Brighton Digital may not be the ideal venue to witness the Japanese post rock of Mono, a band whose musical scope has seen them enlisting a large chamber orchestra to work with them on their new album Hymn To The Immortal Wind. A black arched sea fronting nightclub, live music is very much an afterthought of Digital, the design layout being primarily focussed on suiting the needs of raving clubbers. In addition Mono themselves do not go out to be a visual band. With the exception of bass player Tamaki the group choose not to stand for most of the show, leaving the majority of the audience staring at what appears to be an almost empty stage and a bank of dazzling lights that blaze into the retina.
If this all sounds rather under whelming, then the music of Mono is certainly not. Mono deliver an instrumental soundtrack of ferocious guitar noise that rises and falls in chiming sonic crescendos, often displaying structures more associated with classical music. Every track they play evolves to find new dreamlike ambient textures and layers. There are moments of monumental beauty as well as hypnotic ear crushing darkness. Song titles seem irrelevant. This is a show that feels like one piece, structured into a series of sonic chapters.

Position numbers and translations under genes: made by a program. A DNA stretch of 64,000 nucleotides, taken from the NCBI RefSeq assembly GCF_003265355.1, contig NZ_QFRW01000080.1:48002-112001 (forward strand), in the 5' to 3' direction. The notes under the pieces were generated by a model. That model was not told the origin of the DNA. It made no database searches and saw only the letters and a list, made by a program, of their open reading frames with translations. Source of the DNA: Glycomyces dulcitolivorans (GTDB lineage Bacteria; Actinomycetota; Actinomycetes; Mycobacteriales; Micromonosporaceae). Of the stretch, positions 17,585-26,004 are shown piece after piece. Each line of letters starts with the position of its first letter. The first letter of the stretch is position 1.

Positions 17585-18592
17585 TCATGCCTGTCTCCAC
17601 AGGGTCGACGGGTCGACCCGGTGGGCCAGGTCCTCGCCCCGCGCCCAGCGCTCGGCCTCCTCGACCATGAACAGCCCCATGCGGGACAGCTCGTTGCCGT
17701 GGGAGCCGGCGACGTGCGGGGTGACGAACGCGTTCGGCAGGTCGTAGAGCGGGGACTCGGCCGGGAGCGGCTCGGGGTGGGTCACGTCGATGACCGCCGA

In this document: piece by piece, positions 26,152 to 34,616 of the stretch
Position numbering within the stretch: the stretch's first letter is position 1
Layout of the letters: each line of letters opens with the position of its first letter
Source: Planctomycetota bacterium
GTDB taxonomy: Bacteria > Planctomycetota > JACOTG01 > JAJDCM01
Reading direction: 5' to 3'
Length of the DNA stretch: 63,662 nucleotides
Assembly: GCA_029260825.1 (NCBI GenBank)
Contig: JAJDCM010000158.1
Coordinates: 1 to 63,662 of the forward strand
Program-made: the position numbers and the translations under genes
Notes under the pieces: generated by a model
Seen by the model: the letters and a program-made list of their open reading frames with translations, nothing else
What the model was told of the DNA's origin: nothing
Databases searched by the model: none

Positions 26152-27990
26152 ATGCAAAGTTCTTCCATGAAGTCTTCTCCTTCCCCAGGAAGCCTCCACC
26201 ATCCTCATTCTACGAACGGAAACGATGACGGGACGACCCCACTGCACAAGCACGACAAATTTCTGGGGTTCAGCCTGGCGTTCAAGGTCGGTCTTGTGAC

Despite the walls of sound that Mono produce, the band also bring to Brighton a deep sublime elegance, with piano minimalism and light glockenspiel touches added to some of their compositions. It is a sound that slowly draws the audience in, enveloping in a powerful atmospheric otherworldliness. Obvious comparisons can be drawn to Mogwai and Explosions In The Sky, but in many ways Mono have a more focussed restraint than these bands. They forge a narrative that is brutal, cinematic and bigger, yet it is also full of intricate subtleties.
Mono are a band at the top of their game; staggeringly hypnotic and as a live act, potent beyond belief.